As many readers will know I belong to a local group of writers, ‘Thirsk Write Now’, and at every meeting we come up with a theme on which to write a short story to be read out when we next meet. This week the only stipulation being the tale must contain the following words:- Worm. Shortlisted. Tender. Oriflamme. Missing. Flip-flop. Orange. Car park. Quicksand. Usually stories run to between 500/1000 words. On this occasion I went for brevity!

James suspected his new novel, ‘Tender smells the Oriflamme’, written after he went missing in a car park might flip-flop.

Instead the poignant tale of a worm in quicksand was shortlisted for the prestigious Orange award.


Words and photographs Copyright 2017 by Antony J Waller





Read Full Post »

The latest challenge at my local Writing Group this week was to write a short piece inspired by the lyrics to Pink Floyd’s ‘Another brick in the wall’. I’m afraid my inspiration came from a visit to the Baltic, the Art Gallery on the quayside at Gateshead, and an exhibit by Mark Wallinger. Here it is:


“Morning Gilbert, another fine and sunny day beckons. I can feel the warmth seeping through me already.”

“Morning Elisha. It’s yet to reach me, I’m a few layers down from you and it’s still shady here.”

“Sorry, old chap. Still could be worse. You could be an engineering brick further down or even worse one of those white-washed basement Johnnies. Dank and dreary if ever was. At least we get to see a bit of life. Procession for the Royal Jubilee was rather well done don’t you think.”

“I was draped with a flag, old thing, but I remember the one before. The soldiers, the bands, the cheering crowds and the good queen herself.”

“Oooh, hark at you two. What about the Olympics celebration cavalcade. That really squeezed my mortar.”

“Ah, morning, Thaddeus.”

“Morning Gilbert, Elisha. Have you heard the good news? Maurice had his graffiti cleaned. Took them long enough, Banksy it most certainly wasn’t.”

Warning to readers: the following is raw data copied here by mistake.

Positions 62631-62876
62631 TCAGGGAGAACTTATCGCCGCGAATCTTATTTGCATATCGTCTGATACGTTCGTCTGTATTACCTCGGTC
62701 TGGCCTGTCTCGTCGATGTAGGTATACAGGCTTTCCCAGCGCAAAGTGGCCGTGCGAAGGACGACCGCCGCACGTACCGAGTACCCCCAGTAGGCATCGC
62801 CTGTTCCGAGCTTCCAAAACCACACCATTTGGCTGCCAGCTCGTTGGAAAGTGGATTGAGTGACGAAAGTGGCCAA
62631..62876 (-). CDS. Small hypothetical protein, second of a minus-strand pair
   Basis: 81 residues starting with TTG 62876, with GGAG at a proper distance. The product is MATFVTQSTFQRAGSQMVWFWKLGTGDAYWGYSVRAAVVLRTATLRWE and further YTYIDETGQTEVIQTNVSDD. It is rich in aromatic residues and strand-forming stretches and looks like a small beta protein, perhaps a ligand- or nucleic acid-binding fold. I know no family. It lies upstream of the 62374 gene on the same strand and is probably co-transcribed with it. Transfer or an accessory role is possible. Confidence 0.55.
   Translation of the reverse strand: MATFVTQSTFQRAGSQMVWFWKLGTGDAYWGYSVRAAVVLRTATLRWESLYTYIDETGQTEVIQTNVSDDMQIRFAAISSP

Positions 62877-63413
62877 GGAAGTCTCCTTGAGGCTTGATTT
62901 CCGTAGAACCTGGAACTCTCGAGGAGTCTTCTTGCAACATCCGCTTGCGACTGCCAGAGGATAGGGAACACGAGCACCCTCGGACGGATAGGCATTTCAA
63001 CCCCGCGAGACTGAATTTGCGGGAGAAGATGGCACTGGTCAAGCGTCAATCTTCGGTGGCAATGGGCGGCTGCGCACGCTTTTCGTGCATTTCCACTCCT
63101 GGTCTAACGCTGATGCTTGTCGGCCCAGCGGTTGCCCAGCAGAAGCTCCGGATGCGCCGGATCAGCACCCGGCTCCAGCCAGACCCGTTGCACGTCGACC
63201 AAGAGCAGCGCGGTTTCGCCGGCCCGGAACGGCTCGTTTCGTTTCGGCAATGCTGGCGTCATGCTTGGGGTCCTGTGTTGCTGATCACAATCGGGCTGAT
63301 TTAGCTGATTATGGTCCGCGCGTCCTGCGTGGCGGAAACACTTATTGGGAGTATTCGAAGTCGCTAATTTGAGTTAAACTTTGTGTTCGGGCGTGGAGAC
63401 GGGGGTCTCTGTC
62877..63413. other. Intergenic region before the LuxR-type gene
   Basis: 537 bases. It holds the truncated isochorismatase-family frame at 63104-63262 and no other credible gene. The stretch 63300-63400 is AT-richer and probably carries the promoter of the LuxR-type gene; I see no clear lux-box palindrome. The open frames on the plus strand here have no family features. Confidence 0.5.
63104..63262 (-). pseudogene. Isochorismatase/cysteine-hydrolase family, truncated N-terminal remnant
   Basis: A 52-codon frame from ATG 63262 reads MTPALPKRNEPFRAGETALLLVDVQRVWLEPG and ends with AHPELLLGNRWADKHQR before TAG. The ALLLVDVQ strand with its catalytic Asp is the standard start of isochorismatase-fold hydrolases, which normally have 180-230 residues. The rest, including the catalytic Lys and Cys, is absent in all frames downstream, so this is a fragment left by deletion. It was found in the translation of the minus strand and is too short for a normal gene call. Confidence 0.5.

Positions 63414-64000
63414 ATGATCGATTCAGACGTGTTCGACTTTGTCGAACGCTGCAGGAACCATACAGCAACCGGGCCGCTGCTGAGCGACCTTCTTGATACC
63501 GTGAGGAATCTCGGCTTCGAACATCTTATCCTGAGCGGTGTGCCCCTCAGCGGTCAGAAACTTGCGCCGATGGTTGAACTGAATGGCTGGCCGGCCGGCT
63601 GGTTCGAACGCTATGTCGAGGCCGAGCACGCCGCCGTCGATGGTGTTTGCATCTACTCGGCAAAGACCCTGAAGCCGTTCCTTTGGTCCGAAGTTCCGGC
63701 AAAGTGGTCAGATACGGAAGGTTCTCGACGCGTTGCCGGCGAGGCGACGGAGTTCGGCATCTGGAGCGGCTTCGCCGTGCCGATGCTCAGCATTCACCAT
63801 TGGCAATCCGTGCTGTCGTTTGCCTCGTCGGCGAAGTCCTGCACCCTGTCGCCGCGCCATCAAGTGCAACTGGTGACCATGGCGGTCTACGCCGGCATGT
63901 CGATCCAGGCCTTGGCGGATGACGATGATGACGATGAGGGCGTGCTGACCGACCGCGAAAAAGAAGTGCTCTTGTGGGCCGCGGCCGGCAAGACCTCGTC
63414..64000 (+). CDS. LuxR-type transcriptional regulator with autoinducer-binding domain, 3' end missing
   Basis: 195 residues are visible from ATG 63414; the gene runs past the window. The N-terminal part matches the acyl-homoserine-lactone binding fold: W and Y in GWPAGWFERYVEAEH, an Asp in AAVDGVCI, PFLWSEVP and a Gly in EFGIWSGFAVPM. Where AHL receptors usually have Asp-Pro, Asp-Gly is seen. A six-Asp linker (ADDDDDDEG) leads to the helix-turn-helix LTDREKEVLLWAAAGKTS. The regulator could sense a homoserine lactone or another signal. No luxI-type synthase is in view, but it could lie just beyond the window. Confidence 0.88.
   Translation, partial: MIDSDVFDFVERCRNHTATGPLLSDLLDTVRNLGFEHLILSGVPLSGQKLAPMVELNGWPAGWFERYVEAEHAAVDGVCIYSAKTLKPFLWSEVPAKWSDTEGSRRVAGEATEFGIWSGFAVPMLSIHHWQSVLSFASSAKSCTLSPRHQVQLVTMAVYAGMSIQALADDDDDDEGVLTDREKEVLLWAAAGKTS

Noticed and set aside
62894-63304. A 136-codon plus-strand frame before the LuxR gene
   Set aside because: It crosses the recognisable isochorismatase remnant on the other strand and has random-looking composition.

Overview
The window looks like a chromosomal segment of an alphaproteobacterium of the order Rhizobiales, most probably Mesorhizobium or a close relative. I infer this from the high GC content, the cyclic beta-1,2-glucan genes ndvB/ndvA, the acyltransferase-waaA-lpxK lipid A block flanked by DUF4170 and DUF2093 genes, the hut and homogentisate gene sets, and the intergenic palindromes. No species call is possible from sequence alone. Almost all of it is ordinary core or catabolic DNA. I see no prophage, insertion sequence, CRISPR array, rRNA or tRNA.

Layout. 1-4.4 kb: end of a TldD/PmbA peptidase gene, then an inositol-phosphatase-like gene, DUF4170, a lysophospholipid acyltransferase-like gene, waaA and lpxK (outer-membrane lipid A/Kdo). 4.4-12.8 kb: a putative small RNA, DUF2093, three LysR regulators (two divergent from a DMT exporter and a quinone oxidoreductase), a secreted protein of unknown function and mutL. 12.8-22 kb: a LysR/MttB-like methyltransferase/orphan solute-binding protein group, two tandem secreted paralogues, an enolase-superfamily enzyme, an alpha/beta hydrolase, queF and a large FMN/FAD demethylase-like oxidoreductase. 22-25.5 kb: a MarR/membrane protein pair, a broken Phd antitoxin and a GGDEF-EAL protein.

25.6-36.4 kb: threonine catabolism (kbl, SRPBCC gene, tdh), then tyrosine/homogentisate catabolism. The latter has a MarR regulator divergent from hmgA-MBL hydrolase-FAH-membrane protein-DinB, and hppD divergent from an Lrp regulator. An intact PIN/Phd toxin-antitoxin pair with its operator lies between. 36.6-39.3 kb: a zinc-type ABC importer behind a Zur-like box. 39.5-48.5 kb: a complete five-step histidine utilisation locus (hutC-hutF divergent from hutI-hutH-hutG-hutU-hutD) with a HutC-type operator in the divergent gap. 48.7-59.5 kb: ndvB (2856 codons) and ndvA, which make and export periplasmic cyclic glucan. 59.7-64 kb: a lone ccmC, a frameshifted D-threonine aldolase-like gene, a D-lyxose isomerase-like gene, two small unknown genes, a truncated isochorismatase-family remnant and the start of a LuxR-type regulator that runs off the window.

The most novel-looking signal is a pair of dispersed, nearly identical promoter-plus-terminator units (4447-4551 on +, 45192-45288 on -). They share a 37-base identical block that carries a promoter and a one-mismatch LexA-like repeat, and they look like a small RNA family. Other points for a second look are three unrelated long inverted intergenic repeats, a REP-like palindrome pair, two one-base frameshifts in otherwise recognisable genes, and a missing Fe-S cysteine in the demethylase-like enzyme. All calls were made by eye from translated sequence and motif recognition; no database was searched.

“No, things are not like they used to be. Gone are the days of ‘Votes for women’ and ‘Kilroy was ‘ere’.”

“Chads, I liked the Chads. The big doleful eyes and that bulbous nose followed by ‘Wot, no sausages’. Sorry, where are my manners.  Morning Thaddeus, Gilbert, Elisha and Maurice if he’s listening.”

“Morning Winston.”

“’Ban the bomb’, ‘CND’, ‘Yanks Go Home’. That one got a bit sticky.”

“Yes, a few heads cracked that day. I don’t like it when they start throwing bricks. Could be someone you know. An awful way to go. Broken up and smashed, skittering along the road to end up in the gutter. Reduced to dust and swept away. Not everyone gets re-constituted you know.”

“Winston, are you getting re-pointed?”

“Next week, Maurice. It’ll be good to get some fresh joints. Hey, Elisha! Did you know you’re going to be shrouded in plastic for a while? That’ll spoil your view; stop some of your nocturnal habits, the velux windows opposite!”

“I bed your pardon. I’ll have you know there’s nothing untoward about my evening activities whatsoever, thank you very much.”

“Oh, pull the other one. We all know what you get up to from your lofty vantage point.”

“You should have more respect. Height has its disadvantages too you know. The 1940s, the Blitz. I still shudder when I hark back to those dark days. Fire and flames shooting into the night skies, the baking heat, then drenched in water, buckling timbers, collapsing roofs. Walls disappearing before your eyes. Dreadful times, simply dreadful.  Isn’t that so, Gilbert.”